In the case of A.S.G vs State of Gujarat, the Gujarat High Court on 7th April 2022 granted bail to the applicant accused of offences under Sections 363 (Punishment for kidnapping), 366 (Kidnapping or abducting or inducing woman to compel her marriage, etc.), 376(2)(n) (Whoever commits rape repeatedly on the same woman shall be punished with rigorous imprisonment for a term which shall not be less than ten years, but which may extend to life imprisonment along with fine), 376(3) (Whoever, commits rape on a woman under sixteen years of age shall be punished with rigorous imprisonment for a term which shall not be less than twenty years, but which may extend to imprisonment for life along with fine) of the Indian Penal Code(IPC) and Sections 4 (Punishment for penetrative sexual assault), 6 (Punishment for aggravated penetrative sexual assault) and 12 (Punishment for sexual harassment) of the Protection of Children from Sexual Offences Act [POCSO], 2012.
Facts of the leading case:
The mother of the 15-year-old victim girl filed an FIR against the applicant accused in January 2022, alleging that the accused had coerced her daughter to meet him repeatedly and forced her to have a physical relationship with him three times against her will. The accused was also said to have promised to marry her. Furthermore, the accused used to scare her by threatening to tell her parents about their relationship.
Thereafter, the accused- applicant accused filed an application praying for bail in connection with the FIR.
The Counsel for the applicant accused claimed that the accused was a minor at the time when the alleged offence was committed. The allegations as enumerated in the FIR were concocted because the FIR has been filed only after the parents of the victim came to know about the relationship between the applicant and the prosecutrix. It was submitted that the applicant had made numerous requests to the prosecutrix to return home when the victim had come to the applicant’s house to meet him late at night. Moreover, a compromise was made between the parties coinjoin wherein the parents of the applicant had given assurance that the applicant would stay away from the prosecutrix. Since the applicant had no past antecedents registered against him, the bail of application may be granted.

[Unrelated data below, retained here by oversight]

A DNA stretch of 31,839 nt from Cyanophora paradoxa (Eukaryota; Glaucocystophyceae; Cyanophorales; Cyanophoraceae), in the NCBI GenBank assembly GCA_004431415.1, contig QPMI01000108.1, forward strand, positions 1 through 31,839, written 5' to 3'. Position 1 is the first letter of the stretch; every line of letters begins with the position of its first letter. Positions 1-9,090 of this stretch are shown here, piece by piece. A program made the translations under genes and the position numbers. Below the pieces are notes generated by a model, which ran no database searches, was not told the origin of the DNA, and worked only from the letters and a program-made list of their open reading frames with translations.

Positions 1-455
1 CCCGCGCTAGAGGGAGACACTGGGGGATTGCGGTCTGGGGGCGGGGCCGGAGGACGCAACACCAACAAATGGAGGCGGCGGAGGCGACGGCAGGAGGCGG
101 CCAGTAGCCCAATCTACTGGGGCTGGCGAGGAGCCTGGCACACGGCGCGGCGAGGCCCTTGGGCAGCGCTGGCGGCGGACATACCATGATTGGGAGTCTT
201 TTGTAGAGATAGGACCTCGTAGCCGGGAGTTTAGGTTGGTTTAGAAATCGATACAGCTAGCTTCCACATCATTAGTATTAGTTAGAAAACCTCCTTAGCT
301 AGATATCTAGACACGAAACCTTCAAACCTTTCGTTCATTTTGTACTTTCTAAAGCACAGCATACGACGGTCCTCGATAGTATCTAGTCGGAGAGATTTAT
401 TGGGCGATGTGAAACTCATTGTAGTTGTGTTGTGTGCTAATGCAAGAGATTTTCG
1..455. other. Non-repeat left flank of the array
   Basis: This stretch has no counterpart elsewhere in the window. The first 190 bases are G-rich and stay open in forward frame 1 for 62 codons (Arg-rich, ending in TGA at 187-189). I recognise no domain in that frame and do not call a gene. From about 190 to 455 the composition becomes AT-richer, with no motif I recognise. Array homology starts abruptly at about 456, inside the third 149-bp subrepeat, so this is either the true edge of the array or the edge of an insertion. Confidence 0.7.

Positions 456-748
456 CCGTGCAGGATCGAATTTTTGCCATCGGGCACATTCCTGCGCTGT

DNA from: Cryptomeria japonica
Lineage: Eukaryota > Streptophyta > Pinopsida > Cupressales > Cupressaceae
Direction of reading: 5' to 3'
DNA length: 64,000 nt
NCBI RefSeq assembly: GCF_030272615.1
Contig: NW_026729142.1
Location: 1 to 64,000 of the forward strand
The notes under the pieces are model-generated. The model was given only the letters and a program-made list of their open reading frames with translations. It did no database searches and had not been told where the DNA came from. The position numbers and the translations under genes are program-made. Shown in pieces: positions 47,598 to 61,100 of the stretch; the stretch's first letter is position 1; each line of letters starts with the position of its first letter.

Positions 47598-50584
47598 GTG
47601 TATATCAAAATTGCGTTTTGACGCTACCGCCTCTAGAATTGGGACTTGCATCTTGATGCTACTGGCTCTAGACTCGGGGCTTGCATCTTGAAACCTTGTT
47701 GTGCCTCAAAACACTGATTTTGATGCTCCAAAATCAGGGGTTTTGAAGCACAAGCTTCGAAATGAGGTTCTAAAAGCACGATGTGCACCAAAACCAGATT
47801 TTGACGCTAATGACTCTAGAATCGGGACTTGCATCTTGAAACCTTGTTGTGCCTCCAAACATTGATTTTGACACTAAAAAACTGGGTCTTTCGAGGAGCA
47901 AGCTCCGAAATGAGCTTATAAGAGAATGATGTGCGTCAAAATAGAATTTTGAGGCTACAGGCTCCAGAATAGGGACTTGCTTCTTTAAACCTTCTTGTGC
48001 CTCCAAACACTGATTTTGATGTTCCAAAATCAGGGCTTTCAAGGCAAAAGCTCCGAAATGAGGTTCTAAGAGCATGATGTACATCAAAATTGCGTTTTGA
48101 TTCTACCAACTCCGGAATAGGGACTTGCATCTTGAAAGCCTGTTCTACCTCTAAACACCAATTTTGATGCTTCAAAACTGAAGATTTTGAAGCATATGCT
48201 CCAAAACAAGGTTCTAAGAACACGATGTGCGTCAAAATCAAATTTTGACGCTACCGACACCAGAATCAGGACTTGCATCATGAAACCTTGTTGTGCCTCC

The Counsel for the State contended that the accused had developed a physical relationship with the prosecutrix on the false promise of marriage. Further, when the prosecutrix was caught talking on the phone to the accused was a major. Since the prosecutrix was a minor the anticipatory bail may not be granted.
Observation of the Court:
- The Court observed that this is a situation in which underage teenagers have formed a physical relationship while being unaware of the rigors of the law and the social fabric to which they are bound. The applicant’s love affair with the prosecutrix has turned into both a punishment and a crime.
- The Court observed “The first step of turning him into a hardcore criminal will be sending him behind bars” and observed that if the applicant is allowed to go behind the bars then the efforts to make him a good law-abiding citizen will go in vain.” Therefore, considering the fact that the applicant is a first-year college student, it is expected from him to observe and follow the fundamental duties of a good citizen as enshrined in Article 51A of the Constitution of India.
- Further, the Court observed that the facts of the case are neither shocking nor significant enough to prevent bail from being granted under section 438 (Direction for grant of bail to person apprehending arrest) of the CrPC.
Hence, the Court allowed the bail application and ordered him to neither directly nor indirectly make any inducement, threat, or promise to any individual with knowledge of the facts of the case in order to persuade him not to reveal such information to the court or any police officer.
– Vaishali Jain, Advocate & Associate – Child Safety at Work & Surbhi Singh